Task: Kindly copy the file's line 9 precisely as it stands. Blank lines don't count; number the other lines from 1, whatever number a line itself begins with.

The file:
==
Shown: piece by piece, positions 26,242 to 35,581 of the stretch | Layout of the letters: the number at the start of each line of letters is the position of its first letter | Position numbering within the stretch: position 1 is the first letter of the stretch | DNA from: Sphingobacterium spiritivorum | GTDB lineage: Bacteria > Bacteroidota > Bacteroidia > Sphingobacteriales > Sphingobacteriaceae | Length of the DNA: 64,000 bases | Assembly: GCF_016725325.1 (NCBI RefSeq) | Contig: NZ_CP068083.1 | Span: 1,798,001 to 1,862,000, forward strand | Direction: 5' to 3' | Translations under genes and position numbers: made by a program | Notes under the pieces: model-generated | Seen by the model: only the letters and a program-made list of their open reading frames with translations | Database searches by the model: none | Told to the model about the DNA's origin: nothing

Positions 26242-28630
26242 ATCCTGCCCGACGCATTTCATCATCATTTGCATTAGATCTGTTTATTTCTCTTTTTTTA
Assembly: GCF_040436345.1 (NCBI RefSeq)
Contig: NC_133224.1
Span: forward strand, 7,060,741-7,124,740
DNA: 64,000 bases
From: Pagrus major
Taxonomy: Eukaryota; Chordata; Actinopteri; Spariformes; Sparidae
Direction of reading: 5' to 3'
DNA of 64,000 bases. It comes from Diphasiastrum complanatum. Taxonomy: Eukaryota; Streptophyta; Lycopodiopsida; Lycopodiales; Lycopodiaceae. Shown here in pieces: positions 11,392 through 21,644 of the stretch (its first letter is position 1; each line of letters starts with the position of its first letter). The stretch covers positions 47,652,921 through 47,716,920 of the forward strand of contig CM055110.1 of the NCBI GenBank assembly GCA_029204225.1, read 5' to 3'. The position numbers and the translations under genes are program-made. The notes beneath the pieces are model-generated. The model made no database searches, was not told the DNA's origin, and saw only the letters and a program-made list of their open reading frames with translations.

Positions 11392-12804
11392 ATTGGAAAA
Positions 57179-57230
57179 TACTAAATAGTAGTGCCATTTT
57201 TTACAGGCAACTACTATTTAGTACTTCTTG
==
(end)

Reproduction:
Taxonomy: Eukaryota; Chordata; Actinopteri; Spariformes; Sparidae